VI. Commentaries. — The following are separate exegetical works on the canonical potion of the book of Esther, in addition to the formal Introductions to that portion of Scripture, and exclusive of the purely rabbinical treatises on the Jewish usages referred to in the book; the most important have an asterisk (*) prefixed: Raban Maurus, Commentarii (in Opp.); Arama, פֵּרוּשׁ (Constantinople, 1518, 4to); Bafiolas, פֵּרוּשׁ (Riva di Trento, 1560, 4to); Strigel, Scholia (Lips. 1571, 1572, 8vo); Brentius, C(ommentarii (Tubing. 1575, 4to; in Engl. by Stockwood, Lond. 1584, 8vo); Askenz, יוֹסַŠ לֶקִח (Cremona, 1576, 4to, etc.); Feuardent, Commentaria (Par. 1585, 8vo, etc.); Melammed, מִאֲמִר מָרדּכִי (Constantpl. 1585, 4to); *Drusius, Annotationes (Leyd. 1586, 8vo); *Senarius, Commentarii (Mogunt.1590, fol., etc.); Zahalon, יִִֵשׁ ָאלֵהַים (Ven. 1594, 4to); Alsheich, מִשׂאִת משֶׁה (Ven. 1601, 4to); Cooper, Notes (London, 1609, 4to); D'Aquine, Raschii Scholia (Par. 1622, 4to); Wolder, Dispositiones (Dantz. 1625, 4to); *Sanctius, Commentarii (Leyd. 1628, fol.); Conzio, Commento (Chieri. 1628, 4to); Duran, סֵפֶר מגַלִּת (Ven. 1632, 4to); Crommius, Theses (Lovan. 1632, 4to); Merkel, מַירָא דָכיָא(Lublin, 1637, 4to); *Bonart, Commentarius (Colossians Agr. 1647, fol.); Montanus, Commentarius (Madr. 1648,. fol.); Trapp, Commentary (London, 1656, fol.); De Celada, Commentarii (Lugd. 1658, fol.); Jackson, Explanation (London, 1658, 4to); Barnes, Paraphrasis poetica (Lond. 1679, 8vo); Adam, Observationes (Groningen, 1710, 4to); Rambach, Notce (in his Adnot. V.T. 2:1043); Heumann, Estherae auctoritas (Gotting. 1736, 4to); Meir, מַשׁתֵּה יִיַן (Fürth, 1737, 8vo); Nestorides, Annotazioni (Ven. 1746, 4to); Aucher. De auctoritate Estherae (Havn. 1772, 4to); Crusins, Nktzl. Gebrauch der B. Esther (from the Latin, Lpz. 1773, 4to); *Vos, Oratio (Ultr. 1775, 4to); Zinck, Commentarius (Augsb. 1780, 4to); De Rossi, Var. Lect. (Rome, 1782, 8vo); Pereles, גֻּלּת הִכֹּתֶרֶת (Prague, 1784, 4to); Tolfssohn, אֶסתֵּר (Benl. 1788, 87vo); Lamson, Discourses (Edinb. 1804, 12mo); Lowe, אוֹר הָרָשׁ (Nouydwor, 1804, 4to); *Schirmer, Observationes (Vratislav. 1820, 8vo); *Kele, Vindiciae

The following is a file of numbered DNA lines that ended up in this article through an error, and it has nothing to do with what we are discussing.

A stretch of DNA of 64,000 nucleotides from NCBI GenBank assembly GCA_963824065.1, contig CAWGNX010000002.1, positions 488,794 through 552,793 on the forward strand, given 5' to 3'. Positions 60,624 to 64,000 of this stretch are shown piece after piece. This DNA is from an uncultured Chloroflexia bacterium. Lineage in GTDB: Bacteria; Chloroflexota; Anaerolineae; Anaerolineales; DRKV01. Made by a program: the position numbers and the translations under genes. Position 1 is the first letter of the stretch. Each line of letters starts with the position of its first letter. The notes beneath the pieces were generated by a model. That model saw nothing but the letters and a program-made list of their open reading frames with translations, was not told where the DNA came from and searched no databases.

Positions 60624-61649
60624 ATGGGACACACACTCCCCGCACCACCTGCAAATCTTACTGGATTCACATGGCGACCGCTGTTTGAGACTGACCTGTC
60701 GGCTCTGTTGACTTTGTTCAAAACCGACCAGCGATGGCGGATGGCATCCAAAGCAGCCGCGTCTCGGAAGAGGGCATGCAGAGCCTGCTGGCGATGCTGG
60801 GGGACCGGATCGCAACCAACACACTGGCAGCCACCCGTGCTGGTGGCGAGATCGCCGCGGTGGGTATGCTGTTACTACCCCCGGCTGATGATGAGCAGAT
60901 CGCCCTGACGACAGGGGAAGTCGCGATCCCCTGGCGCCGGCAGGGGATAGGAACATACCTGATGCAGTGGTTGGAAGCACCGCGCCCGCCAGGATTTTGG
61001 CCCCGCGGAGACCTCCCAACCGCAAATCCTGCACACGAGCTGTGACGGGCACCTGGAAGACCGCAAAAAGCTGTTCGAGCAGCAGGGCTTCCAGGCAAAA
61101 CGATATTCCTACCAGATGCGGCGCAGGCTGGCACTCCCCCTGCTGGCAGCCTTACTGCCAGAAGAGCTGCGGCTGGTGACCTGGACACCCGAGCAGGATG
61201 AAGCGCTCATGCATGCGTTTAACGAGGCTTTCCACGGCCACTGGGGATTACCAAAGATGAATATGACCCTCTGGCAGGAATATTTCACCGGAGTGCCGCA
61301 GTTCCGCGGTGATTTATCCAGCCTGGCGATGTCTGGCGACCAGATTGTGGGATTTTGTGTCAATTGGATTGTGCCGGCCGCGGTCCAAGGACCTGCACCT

(Freib. 1820, 4to); *Calmberg, Commentarius (Hamb. 1837, 4to) *M'Crie Lectures (Works, 1838, 8vo); *Baumgarten, De fide Esthere (Hal. 1839, 8vo); Morgan, Esther typical (London, 1855, 8vo); Crosthwaite, Lectures (London, 1858, 12mo); Davidson, Lectures (Edinb. 1859, 8vo); *Bertheau (in the Kurzgef. exeg. fandb. Lpz. 1862, 8vo); Oppert, Commentaire d'apris les inscriptions Perses (Par. 1864, 8vo). SEE OLD TESTAMENT.